Returnees help drive Myanmar's economic stimulation efforts

Reporter: Tang Bo 丨

Myanmar is increasingly opening its economy. And with more opportunities for business growth, rising numbers of overseas Myanma are returning with skills gained abroad. Our reporter Tang Bo goes to the city of Yangon and talks to a returnee who's taking part in his country’s pursuit of opportunities and growth.

Nay Aung started his company in 2012. It is today the number one travel ticketing site in Myanmar. But he initially had concerns of establishing a business here as the country was in its early stages of opening up. That meant the ecosystem support for doing business was weak.

A graduate of Stanford University, the 34-year old former Google executive felt he had gained enough experience after 15 years in California to steer a business of his own.

Last year, the ticketing site registers visits from one out of six foreigners who travel to Myanmar.

But like any other entrepreneur, he is kept awake at night by the challenges of running a small company.

Nay Aung is amongst many overseas Burmese professionals who have returned to Myanmar, finding both opportunities and challenges in a resource rich land.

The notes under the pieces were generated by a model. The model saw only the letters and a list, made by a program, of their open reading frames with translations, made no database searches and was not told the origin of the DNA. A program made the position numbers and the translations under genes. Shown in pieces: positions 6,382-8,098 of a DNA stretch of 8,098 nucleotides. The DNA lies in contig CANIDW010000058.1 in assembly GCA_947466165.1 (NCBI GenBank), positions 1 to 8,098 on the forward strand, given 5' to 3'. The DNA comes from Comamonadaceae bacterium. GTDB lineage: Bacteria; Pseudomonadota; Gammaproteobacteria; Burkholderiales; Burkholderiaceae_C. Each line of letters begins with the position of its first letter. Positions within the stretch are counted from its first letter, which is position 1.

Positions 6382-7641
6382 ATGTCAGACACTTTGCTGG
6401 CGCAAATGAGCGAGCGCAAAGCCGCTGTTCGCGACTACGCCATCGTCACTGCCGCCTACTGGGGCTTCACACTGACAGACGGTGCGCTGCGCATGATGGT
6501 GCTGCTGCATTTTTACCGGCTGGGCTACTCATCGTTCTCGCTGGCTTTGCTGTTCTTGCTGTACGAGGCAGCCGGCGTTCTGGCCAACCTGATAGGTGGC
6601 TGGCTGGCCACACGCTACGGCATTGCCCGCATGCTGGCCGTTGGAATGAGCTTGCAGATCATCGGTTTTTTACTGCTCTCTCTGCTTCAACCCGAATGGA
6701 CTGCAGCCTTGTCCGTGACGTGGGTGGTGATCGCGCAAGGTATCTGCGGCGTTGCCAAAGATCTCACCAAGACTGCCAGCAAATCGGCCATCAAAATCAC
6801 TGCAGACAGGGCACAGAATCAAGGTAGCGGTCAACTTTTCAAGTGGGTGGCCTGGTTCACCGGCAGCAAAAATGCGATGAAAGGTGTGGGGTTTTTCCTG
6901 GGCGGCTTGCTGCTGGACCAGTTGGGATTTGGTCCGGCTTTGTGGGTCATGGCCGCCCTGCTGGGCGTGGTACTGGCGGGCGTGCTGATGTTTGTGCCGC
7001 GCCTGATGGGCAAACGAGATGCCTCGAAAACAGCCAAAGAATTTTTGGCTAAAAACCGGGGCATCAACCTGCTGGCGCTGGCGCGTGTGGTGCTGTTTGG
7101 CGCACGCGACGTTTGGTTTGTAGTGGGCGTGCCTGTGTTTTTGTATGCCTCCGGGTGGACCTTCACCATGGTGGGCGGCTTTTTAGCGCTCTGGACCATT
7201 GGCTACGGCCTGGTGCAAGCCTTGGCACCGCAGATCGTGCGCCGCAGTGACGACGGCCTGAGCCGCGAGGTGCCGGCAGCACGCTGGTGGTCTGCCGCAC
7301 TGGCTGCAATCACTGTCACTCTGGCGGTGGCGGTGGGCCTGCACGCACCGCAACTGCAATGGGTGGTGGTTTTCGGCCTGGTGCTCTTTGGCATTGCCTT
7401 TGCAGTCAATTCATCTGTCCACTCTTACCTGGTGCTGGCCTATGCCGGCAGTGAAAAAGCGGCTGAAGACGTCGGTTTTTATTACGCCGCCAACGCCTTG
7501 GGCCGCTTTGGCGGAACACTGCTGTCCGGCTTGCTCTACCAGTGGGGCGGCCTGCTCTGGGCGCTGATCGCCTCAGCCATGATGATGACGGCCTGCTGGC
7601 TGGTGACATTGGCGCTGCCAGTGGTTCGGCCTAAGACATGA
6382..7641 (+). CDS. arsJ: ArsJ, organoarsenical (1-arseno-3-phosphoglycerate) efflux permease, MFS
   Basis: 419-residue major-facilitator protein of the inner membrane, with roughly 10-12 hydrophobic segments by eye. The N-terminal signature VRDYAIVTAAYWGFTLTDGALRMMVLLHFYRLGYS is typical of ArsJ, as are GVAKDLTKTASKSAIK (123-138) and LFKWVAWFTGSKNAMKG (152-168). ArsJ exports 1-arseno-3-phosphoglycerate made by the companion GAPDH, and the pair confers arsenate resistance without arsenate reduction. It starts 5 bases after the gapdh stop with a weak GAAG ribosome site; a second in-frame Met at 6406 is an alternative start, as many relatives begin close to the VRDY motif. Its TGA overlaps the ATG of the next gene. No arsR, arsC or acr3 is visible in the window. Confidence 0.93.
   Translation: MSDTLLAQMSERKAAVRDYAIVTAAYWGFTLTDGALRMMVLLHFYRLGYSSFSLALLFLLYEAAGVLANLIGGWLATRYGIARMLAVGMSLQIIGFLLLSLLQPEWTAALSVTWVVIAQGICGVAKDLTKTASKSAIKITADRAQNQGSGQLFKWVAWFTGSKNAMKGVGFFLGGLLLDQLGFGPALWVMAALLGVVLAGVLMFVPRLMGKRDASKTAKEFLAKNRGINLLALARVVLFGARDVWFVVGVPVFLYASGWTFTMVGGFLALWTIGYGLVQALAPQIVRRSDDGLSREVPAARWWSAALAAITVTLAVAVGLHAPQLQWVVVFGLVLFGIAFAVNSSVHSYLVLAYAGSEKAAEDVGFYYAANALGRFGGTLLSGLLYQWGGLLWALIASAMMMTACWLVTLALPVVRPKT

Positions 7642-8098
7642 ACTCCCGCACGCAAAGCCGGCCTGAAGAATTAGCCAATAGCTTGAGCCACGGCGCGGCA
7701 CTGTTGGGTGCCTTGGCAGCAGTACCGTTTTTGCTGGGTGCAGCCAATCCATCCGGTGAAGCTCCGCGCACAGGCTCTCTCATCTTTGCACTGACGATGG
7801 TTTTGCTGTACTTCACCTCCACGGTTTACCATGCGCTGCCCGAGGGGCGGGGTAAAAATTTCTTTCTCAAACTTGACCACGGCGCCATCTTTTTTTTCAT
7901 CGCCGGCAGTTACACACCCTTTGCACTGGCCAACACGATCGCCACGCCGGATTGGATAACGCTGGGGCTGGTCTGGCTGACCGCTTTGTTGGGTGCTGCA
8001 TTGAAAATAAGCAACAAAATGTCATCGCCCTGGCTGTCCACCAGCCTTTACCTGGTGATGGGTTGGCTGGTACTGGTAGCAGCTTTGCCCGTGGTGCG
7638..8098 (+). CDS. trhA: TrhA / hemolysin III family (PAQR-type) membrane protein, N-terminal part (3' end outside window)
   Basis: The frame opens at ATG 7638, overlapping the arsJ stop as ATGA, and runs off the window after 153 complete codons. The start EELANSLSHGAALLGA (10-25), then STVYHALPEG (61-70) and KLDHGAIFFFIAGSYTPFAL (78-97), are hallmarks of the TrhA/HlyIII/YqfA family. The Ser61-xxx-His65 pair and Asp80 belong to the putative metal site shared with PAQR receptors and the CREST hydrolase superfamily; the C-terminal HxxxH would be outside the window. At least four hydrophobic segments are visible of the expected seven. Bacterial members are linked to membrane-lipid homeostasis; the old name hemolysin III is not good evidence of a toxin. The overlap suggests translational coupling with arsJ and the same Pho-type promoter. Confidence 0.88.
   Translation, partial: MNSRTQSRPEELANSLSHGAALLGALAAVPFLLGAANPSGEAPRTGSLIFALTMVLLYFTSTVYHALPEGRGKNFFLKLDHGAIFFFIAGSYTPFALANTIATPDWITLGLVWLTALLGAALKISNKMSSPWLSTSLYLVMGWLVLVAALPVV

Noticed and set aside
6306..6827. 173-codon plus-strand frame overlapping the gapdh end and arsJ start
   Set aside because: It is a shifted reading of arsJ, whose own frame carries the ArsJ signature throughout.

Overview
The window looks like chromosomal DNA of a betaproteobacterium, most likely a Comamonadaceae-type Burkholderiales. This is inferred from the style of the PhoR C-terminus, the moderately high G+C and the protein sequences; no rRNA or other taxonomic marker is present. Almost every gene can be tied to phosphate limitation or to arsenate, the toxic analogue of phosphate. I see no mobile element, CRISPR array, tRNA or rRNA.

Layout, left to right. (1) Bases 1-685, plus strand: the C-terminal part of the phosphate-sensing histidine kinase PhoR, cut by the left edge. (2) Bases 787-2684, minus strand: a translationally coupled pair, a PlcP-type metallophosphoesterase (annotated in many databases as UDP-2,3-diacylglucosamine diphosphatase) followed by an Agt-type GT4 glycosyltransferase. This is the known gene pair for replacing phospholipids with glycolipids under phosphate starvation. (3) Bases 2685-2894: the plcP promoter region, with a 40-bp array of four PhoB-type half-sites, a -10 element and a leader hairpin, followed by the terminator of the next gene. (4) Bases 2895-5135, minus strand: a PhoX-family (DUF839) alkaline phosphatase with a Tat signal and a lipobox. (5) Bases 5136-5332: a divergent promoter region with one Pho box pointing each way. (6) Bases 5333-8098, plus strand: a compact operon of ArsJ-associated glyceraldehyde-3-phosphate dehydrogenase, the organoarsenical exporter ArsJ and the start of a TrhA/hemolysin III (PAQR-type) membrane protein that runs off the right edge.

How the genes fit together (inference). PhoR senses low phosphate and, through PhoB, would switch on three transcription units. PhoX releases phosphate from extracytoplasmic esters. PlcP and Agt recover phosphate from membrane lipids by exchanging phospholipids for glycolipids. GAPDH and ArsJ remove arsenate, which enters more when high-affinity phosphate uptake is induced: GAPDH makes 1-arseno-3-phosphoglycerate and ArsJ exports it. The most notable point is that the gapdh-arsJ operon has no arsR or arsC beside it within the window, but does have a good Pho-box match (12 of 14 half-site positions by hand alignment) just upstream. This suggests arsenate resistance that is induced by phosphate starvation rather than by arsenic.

Accompanying their return are skills and capital required to spur the economy. But encouragement is also coming from authorities. A government body under the country’s finance ministry, the Myanmar investment commission, or MIC was established to aid these investment efforts.

According to the Asian Development Bank, Myanmar’s economic growth for last year was 7.5 percent. This was up 0.2 percent from 2012. But many think these growth rates are below what it can potentially accomplish.

Currently, less than 1 percent of Myanmar’s residents possess bank saving accounts, and less than 1 in 10 in the country have Internet access.

Gaps in transport networks, power and infrastructure mean that much more investment will be needed to furnish the economy that can support the aspirations of its businesspeople.

These returnees play a crucial role as they inject the knowledge required to modernize the country’s antiquated practices.

As Myanmar continues to open up, the country is keen to see entrepreneurs like Nay Aung bring their business and technical skills to help with economic revival. But it’s still a tough and unstable business environment. For pioneers like Nay Aung, it’s part of the challenge, as they look for success in one of the region’s fastest growing economies.

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